These scammers find an older woman on a dating site and establish a bond.
Often, they persuade the victim to take the conversation off the site, thereby eluding any safeguards the dating site offers.
In these scams, fraudsters call or email and say they are from an agency like the IRS.
They tell the target they owe back taxes and provide an address for them to send money.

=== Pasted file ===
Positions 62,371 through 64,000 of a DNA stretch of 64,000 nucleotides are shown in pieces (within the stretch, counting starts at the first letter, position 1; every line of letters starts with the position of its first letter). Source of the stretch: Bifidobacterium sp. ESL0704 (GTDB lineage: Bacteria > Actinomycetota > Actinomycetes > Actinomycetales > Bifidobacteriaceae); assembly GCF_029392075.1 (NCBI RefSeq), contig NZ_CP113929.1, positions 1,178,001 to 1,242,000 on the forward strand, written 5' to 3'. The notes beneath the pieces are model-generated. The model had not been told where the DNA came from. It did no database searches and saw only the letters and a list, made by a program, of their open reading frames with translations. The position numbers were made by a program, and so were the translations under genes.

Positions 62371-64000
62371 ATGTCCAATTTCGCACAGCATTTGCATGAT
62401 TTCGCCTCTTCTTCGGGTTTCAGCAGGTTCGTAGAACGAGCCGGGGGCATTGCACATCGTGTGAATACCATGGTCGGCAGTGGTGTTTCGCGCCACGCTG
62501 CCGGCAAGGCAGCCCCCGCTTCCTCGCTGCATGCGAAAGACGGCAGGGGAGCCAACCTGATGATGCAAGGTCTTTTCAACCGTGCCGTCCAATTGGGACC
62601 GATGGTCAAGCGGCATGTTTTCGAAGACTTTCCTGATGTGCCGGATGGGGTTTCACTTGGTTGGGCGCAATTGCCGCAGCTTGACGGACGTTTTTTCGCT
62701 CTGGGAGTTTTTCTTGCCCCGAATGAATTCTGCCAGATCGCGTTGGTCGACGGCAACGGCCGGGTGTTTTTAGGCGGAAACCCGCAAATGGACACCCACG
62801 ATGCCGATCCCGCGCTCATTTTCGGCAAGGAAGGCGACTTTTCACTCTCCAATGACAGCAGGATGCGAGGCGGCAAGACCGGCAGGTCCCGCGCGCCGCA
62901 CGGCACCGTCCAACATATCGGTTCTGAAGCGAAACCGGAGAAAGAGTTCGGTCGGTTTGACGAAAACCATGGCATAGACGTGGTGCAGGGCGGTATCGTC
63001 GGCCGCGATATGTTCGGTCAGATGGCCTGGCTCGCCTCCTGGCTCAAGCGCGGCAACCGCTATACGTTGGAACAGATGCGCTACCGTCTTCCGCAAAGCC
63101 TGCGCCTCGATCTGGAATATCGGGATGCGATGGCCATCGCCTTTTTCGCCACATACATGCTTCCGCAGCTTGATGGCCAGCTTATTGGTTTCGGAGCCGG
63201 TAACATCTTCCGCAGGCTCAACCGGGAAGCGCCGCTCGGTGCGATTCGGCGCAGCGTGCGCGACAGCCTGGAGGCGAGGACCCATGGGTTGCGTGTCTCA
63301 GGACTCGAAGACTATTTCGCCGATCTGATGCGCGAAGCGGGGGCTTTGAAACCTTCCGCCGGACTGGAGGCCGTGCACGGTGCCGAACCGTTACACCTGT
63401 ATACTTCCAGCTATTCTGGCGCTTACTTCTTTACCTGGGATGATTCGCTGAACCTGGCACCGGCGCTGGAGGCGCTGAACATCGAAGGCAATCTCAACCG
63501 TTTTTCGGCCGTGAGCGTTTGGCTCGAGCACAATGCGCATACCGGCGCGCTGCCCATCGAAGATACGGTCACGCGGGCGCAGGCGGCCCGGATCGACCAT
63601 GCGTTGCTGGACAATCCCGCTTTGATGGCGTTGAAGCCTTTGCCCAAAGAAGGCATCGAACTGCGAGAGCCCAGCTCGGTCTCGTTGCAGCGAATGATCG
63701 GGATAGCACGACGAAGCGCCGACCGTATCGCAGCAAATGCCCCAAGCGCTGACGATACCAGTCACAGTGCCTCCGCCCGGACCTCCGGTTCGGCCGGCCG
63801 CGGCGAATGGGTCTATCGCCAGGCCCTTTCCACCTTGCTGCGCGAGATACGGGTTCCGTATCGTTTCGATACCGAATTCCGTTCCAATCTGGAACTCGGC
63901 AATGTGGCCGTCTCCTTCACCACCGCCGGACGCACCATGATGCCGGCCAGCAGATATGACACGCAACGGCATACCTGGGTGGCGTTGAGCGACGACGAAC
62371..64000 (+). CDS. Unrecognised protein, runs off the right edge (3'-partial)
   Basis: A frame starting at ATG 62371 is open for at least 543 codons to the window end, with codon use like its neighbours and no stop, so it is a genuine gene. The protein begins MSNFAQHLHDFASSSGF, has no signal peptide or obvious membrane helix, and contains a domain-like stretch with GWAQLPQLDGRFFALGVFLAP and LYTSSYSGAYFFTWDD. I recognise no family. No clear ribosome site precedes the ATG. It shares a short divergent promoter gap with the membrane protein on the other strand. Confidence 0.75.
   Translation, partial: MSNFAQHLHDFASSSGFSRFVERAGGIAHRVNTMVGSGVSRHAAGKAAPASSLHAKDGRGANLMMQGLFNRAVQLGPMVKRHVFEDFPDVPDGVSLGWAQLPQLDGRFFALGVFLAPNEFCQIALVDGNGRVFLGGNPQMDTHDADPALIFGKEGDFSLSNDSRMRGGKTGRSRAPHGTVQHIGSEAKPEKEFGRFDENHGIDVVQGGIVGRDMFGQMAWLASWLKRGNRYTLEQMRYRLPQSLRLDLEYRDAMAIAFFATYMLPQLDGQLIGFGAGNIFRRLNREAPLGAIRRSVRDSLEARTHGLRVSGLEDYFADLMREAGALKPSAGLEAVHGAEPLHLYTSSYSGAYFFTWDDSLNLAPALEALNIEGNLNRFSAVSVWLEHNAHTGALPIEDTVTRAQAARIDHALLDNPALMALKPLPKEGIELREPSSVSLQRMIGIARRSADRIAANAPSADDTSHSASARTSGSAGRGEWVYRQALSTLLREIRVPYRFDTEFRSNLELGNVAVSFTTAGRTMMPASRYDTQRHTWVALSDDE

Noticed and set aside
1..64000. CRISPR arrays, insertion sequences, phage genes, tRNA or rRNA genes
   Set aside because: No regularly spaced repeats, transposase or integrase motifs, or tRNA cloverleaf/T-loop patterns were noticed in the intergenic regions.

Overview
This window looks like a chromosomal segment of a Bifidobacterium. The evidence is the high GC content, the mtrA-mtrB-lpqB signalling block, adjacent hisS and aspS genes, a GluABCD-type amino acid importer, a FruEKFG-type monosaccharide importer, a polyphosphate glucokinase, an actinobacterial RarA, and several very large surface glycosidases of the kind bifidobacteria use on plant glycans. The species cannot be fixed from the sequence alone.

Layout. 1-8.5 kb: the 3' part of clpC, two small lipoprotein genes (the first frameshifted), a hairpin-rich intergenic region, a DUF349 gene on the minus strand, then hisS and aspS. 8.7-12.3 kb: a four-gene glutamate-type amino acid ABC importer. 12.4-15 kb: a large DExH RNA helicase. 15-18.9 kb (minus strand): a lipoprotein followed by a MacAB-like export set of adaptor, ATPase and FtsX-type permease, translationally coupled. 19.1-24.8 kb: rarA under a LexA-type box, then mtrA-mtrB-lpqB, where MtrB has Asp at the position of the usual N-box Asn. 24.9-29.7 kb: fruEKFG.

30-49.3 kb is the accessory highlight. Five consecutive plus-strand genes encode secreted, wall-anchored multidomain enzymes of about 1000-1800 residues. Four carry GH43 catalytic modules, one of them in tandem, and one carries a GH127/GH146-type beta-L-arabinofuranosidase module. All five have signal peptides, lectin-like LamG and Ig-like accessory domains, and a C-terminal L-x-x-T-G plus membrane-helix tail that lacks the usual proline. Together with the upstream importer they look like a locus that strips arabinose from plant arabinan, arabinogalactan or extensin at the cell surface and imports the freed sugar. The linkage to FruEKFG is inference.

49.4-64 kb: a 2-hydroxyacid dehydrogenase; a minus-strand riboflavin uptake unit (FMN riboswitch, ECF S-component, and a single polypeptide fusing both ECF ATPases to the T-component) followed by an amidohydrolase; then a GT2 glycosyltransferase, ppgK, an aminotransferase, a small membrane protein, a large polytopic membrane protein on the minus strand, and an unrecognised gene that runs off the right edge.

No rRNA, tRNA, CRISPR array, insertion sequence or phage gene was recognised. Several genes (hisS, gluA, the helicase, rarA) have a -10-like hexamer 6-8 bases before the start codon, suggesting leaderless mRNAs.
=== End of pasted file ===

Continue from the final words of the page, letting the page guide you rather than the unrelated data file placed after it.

Janey Peterson, an associate professor of clinical epidemiology at Weill Cornell Medical College and lead author of the New York financial fraud study, said her mother has been a target of financial scammers multiple times in the past year.
The reasons for the seasonal lift in these scams are simple enough.
Many people, still keeping with their New Year's resolutions, are looking for love and are especially vulnerable to scammers.